Two of the panels I attended at this year’s ALTA specifically addressed one of the central problems of publishing work in translation: finding the funds to pay for it. The PEN Translation Committee-sponsored panel “Translation and Money,” moderated by Jennifer Zoble, brought together representatives from two funding agencies (Jadranka Vrsalovic Carevic of the Institut Ramon Llull, and Denis Quénelle from the cultural service of the Consulate General of France), two publishers (Russell Scott Valentino of Autumn Hill Books and Gabriella Page-Fort of Amazon Crossing) and two translators (Valentino, wearing one of his other hats, and Jason Grunebaum).
The biggest kicker of the panel came at the end, when Zoble asked the audience how many of them live entirely off their translation work, i.e. don’t have day jobs. Approximately 25% of the 110 people in the room (Translationista estimate™) raised their hands; but when Zoble asked how many of those lived off literary translation, only three hands stayed up, including one belonging to someone who quickly went on to explain that her spouse’s higher salary made her choice of profession feasible.
There are a number of subsidies available to help support translators, and apparently not all of them are being fully taken advantage of. The Institut Ramon Llull has long been known for its support of translations of Catalan literature, and the French government, also a long-time subsidizer of translations, has recently undertaken an initiative to expand its outreach about its funding programs; Quénelle said that approximately 20% of the translations published in the U.S. are of books written in French. Both Vrsalovic Carevic and Quénelle reported that reaching potential beneficiaries was a recurring concern in their line of work. Both agencies offer not only subsidies for the translations themselves but also travel grants for authors and grants to publishers to use for promotion and marketing, since publishing a book isn’t enough to guarantee it will reach its audience. Valentino said he regularly organizes reading tours with authors and/or translators when a book he publishes comes out.
In fact a substantial portion of the discussion centered on the need for marketing. Valentino quoted translator Ellen Elias-Bursac, who’d recently pointed out to him that British publisher Christopher MacLehose pretty much invented the concept “Scandinavian Crime Fiction.” Page-Fort, whose imprint publishes translations of popular fiction as well as well as more literary titles, said that translators approaching publishers should always talk about who the likely audience for the work is. And it clearly can’t hurt to investigate in advance whether any subsidies are available to help with a publisher’s expenses.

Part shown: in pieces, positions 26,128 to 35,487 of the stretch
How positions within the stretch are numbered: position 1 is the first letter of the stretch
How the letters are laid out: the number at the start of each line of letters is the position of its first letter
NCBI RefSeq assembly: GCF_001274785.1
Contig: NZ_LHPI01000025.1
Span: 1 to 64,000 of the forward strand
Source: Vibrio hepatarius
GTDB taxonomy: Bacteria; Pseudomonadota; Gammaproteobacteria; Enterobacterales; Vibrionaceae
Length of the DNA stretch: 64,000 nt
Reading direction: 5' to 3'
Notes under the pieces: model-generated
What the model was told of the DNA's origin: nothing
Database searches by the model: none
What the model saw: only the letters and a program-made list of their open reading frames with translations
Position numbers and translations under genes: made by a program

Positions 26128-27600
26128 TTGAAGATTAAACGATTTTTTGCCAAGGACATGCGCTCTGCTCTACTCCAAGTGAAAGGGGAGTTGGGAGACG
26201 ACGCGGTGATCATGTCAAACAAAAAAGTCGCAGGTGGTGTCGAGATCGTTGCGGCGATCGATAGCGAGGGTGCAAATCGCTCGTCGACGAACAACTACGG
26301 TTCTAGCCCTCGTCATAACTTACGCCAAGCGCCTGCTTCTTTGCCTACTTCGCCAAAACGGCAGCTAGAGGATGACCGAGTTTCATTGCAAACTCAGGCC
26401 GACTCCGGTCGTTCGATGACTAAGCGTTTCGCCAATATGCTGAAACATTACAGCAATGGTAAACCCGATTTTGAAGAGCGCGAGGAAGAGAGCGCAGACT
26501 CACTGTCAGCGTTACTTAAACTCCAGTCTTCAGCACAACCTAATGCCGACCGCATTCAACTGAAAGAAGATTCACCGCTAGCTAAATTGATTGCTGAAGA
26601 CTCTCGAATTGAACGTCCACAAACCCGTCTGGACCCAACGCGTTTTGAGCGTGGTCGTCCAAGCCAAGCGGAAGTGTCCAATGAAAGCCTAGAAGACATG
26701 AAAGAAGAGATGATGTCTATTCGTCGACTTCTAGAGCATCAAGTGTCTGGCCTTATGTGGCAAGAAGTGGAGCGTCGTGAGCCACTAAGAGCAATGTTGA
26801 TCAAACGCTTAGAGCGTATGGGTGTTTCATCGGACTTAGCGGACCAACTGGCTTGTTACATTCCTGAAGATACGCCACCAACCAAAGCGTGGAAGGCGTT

Finally the question came up of the fundamental inequalites in the translation of international literature: Obviously books from countries whose governments offer subsidies get translated at a much higher rate than those from countries lacking this assistance. So what does this do to to the landscape of international literature as viewed from, say, Chicago? Valentino pointed out that for this very reason the selection process for NEA Translation Grants tends to favor lesser translated languages, and I have informally observed the same phenomenon while serving on the jury for the PEN/Heim grants. I think it’s important that we all (as translators, publishers and readers of international literature) keep reminding each other of all the wonderful books constantly being written in the languages that happen not to be economic blockbusters. And don’t forget that the arts council of the state you live in might offer grants as well, as does NYSCA for example – it’s not only on the national and international levels that help can be found. ALTA really ought to put together an updated list of grant opportunities, perhaps inspired by the one the French Embassy’s Cultural Services division has put online.
And remember that literary magazines remain a valuable way to get the word out about foreign-language authors whose work excites you. The upshot of the “Literary Magazine Editors Roundtable” I went to (the one concentrating on prose translations) was that magazine editors remain extremely receptive to receiving submissions of work in translation. The most important thing is that it be work you’re passionate about and that the translation display the energy of your enthusiasm – an editor should be able to grasp pretty quickly, reading your translation, why this author’s work has you so excited. Most magazines ask you to accompany submissions with a letter certifying that you have permission to publish the work in translation. This request is based on a misunderstanding, so that’s something I’ll write about in another blog entry soon and link back to it here when I’m done.